North American Crane Working Group


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Urbanek, R.P., L.A. Fondow, C.D. Satyshur, A.E. Lacy, S.E. Zimorski, and M. Wellington. First cohort of migratory whooping cranes reintroduced to eastern North America: the first year after release. In Chavez-Ramirez, F, ed. 2005. Proceedings of the Ninth North American Crane Workshop, Jan 17-20, 2003. Sacramento, California: North American Crane Working Group. Pp. 213-224.


Reproduced by permission of the NACWG.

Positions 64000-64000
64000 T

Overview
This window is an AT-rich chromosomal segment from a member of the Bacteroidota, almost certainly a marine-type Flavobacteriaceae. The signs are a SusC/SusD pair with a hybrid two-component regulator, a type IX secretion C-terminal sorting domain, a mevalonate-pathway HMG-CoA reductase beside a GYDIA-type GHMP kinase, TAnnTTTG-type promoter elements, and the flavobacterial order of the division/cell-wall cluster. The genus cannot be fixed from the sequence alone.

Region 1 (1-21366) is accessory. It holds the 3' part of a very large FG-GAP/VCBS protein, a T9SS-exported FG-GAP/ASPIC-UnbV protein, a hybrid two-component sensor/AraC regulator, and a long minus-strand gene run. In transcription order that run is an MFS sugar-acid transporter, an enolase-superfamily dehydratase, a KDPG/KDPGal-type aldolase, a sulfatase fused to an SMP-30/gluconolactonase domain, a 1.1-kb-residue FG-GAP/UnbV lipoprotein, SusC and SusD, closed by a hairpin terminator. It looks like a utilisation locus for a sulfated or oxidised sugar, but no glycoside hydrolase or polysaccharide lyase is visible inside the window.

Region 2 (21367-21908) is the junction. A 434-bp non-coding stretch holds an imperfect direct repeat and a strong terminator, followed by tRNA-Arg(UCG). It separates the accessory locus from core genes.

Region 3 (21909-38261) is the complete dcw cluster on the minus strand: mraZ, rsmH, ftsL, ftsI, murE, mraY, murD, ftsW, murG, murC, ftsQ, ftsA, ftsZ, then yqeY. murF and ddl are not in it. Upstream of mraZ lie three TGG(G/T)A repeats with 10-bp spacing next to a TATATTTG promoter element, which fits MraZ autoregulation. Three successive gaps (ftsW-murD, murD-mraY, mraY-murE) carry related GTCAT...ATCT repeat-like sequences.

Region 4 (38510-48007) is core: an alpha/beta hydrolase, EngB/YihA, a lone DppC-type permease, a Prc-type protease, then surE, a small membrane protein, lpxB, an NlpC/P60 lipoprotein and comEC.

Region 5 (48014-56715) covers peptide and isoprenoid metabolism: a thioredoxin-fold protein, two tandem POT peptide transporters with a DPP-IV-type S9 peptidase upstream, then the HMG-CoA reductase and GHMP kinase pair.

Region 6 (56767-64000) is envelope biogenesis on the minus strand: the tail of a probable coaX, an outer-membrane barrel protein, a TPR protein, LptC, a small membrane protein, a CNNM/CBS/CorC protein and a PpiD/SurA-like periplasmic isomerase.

We describe the post-release movements and survival of the first cohort in the eastern migratory whooping crane (Grus americana) reintroduction from release the first winter through return the second winter. Six cranes were led behind ultralight aircraft from Necedah National Wildlife Refuge (NWR), Central Wisconsin, to Chassahowitzka NWR, Gulf Coast of Florida. After release in Florida, 1 of these cranes and another transported there by truck were killed by bobcats (Lynx rufus). The winter management protocol was modified and no further predation occurred. The 5 remaining cranes migrated unassisted back to Necedah NWR in spring, left the refuge during a spring wandering period, and then 4 returned to Necedah NWR to spend the summer. All 5 birds migrated back to Florida to winter, and 4 returned at least initially to Chassahowitzka NWR or adjacent salt marsh before 3 dispersed to suitable habitat inland. One yearling remained at Chassahowitzka NWR with the newly released juveniles from the second year’s release. Of the other 4 birds, 2 wintered separately with sandhill cranes (G. canadensis) in northern Florida, and 2 wintered as a pair on ranchland 62 km from the original winter release site. After the bobcat predation problem was solved, the subsequent survival, migration, summering, and wintering of these reintroduced whooping cranes were favorable for a successful reintroduction.